Crispus Nyaga

Crispus Nyaga is a Nairobi-based trader and analyst. He started trading more than 7 years ago as a student. He has published in several reputable websites like The Street, Benzinga, and Seeking Alpha. He focuses mostly on G20 currencies, commodities like Crude oil and Gold, and European and American large-cap companies.

The global financial markets are little changed today as investors wait for the most important Fed meeting of the year. The Fed officials will announce the interest rate decision at 1900 hours today.

The expectations are that the Fed will hike interest rates by 25 basis points, which will leave the rates at 2.0%. What traders are waiting for is the accompanying statement and the press conference that will come afterwards. The conference comes at a time when the relatively new Fed chair expects to be issuing a press conference at the end of every rate decision. These conferences started in 2011 and have helped investors understand better the thinking behind the rates decision. This is in line with the Fed’s policy of forward guidance.

In the statement, traders will want to know about the coming rate hike. Many expects another rate hike in the December meeting while others believe the hike will come at the September meeting. In this meeting, there is a possibility that the Fed will likely hike in September. The Fed will also likely maintain the baseline for a total of three rate hikes this year, with a possibility of a fourth one. In March, the officials were torn between three or four hikes this year. It will also possibly reaffirm the possibility of reducing the balance sheet. There is also a possibility that the Fed could adopt a neutral stance on rates in this meeting.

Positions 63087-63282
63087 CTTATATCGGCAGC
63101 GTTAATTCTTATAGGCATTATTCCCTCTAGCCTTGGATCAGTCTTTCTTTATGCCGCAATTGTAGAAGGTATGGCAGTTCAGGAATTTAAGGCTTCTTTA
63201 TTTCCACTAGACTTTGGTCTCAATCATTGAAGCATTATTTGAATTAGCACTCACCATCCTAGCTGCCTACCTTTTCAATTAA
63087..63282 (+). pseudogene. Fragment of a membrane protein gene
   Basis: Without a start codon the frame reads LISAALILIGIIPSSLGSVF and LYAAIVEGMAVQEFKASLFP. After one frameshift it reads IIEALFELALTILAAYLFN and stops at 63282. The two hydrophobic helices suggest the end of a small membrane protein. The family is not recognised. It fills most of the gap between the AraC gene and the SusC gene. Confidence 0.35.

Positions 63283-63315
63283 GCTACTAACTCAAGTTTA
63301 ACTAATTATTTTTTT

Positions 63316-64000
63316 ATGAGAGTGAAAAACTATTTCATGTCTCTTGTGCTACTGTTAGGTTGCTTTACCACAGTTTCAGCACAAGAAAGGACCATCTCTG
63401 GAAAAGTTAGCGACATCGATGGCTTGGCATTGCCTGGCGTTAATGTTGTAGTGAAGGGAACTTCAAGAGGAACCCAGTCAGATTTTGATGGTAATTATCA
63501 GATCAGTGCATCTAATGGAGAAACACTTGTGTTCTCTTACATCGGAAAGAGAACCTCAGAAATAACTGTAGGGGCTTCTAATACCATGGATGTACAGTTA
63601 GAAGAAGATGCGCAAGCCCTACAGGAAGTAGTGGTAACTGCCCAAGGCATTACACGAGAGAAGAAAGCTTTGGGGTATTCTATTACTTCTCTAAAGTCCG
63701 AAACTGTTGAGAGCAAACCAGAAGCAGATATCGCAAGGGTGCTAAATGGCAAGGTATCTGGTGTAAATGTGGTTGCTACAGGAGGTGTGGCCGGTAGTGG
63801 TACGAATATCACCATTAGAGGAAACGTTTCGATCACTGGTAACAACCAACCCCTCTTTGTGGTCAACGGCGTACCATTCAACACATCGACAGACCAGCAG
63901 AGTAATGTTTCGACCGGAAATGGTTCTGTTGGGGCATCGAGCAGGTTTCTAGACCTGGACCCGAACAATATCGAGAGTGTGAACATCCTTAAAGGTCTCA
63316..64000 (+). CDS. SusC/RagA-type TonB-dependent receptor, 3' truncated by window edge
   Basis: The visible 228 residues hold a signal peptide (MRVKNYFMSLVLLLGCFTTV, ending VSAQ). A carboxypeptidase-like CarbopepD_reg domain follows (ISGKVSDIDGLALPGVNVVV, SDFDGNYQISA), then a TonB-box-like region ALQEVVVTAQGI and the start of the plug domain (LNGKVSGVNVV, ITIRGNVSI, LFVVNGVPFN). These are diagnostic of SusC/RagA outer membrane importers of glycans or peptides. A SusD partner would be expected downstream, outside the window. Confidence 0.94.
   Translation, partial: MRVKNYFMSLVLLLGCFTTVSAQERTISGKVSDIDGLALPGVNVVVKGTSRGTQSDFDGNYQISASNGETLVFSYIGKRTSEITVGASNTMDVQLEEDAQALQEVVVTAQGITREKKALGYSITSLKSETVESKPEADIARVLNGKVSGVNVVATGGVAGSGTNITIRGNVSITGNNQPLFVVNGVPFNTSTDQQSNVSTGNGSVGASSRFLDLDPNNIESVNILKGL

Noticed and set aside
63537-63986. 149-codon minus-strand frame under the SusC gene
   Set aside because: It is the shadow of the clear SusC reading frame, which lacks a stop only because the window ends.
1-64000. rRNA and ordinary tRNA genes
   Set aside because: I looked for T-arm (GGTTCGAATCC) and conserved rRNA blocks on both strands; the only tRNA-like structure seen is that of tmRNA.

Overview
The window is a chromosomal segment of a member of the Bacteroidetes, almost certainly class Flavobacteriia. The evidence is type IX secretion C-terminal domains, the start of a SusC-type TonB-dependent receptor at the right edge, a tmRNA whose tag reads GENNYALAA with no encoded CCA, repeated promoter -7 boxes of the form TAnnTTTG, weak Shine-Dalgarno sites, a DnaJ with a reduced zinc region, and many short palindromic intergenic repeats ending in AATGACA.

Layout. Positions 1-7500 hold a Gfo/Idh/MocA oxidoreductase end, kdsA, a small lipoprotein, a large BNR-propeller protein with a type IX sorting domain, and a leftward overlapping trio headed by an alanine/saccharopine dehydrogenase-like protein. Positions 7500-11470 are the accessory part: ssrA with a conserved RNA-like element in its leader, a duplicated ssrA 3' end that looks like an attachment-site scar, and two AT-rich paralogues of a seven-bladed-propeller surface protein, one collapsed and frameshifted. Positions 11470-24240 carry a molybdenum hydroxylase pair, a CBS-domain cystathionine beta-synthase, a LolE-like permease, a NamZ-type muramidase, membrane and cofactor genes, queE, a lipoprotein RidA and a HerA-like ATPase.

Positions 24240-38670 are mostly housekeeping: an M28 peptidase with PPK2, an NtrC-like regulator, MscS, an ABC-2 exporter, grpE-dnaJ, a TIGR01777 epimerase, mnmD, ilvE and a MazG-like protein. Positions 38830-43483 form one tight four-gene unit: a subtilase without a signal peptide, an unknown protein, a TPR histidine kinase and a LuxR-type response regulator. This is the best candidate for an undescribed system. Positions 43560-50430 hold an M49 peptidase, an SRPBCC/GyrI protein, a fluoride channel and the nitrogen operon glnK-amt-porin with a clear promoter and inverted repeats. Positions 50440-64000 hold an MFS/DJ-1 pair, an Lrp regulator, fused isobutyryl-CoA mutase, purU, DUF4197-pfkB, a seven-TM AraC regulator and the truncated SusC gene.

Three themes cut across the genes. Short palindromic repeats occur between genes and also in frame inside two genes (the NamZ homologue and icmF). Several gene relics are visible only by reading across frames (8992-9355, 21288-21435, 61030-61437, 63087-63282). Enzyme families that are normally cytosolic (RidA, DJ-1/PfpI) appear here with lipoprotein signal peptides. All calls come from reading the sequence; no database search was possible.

The meeting is raising the chances for a recession. Recently, the yield on the 10 year bonds has stabilized below 3% while the yield on the two year has climbed to 2.5% from 2.31% from the past meeting. The latter is usually a representation of where investors believe the overnight rates will average in the next two years. As a result, the yield curve – the difference between the 10-year and the 2-year yields – to just 0.4%. This is the smallest gap in a decade and is often known as inversion. The curve inverted before the 2000 and 2008 crashes. As such, if it does invert completely, the Fed chair will be asked to explain why it will be different this time.

Renowned hedge fund manager, Jeff Gundlach – who manages more than $110 billion – raised the alarm of increased rate hikes. In a statement, he argued that increased rates at a time when the country is increasing deficit spending were the best setups for a recession.

As shown below, since the last meeting, the dollar index has gained by more than 4.4%.


The meeting comes at an important period for the markets. Recent data shows that the inflation has reached the 2% level targeted by the Fed. The unemployment rate has dropped to 3.8% which the Fed had forecasted. Wages are growing, albeit slowly and the manufacturing data is positive for the country. Business sentiment has also improved but investors are still concerned about the prospects of a trade war.

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